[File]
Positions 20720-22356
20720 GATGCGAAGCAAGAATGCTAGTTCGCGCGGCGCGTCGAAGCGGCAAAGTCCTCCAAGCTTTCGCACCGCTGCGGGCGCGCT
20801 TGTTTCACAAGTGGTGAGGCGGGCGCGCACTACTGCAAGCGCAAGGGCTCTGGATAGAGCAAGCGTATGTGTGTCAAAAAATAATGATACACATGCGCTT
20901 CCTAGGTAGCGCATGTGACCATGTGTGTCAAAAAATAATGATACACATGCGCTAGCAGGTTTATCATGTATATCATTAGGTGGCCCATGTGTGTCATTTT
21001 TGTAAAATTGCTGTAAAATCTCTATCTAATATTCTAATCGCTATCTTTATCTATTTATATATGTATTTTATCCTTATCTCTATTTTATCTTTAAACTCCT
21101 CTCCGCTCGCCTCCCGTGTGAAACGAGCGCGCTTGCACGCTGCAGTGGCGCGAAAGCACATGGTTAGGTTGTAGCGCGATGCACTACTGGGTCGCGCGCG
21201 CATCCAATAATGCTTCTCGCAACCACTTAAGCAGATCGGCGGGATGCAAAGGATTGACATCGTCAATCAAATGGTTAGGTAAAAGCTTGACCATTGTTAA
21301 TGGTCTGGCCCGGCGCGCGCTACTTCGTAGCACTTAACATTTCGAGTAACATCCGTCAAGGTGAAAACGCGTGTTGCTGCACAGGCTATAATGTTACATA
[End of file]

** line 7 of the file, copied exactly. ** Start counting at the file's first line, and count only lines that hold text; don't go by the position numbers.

21201 CATCCAATAATGCTTCTCGCAACCACTTAAGCAGATCGGCGGGATGCAAAGGATTGACATCGTCAATCAAATGGTTAGGTAAAAGCTTGACCATTGTTAA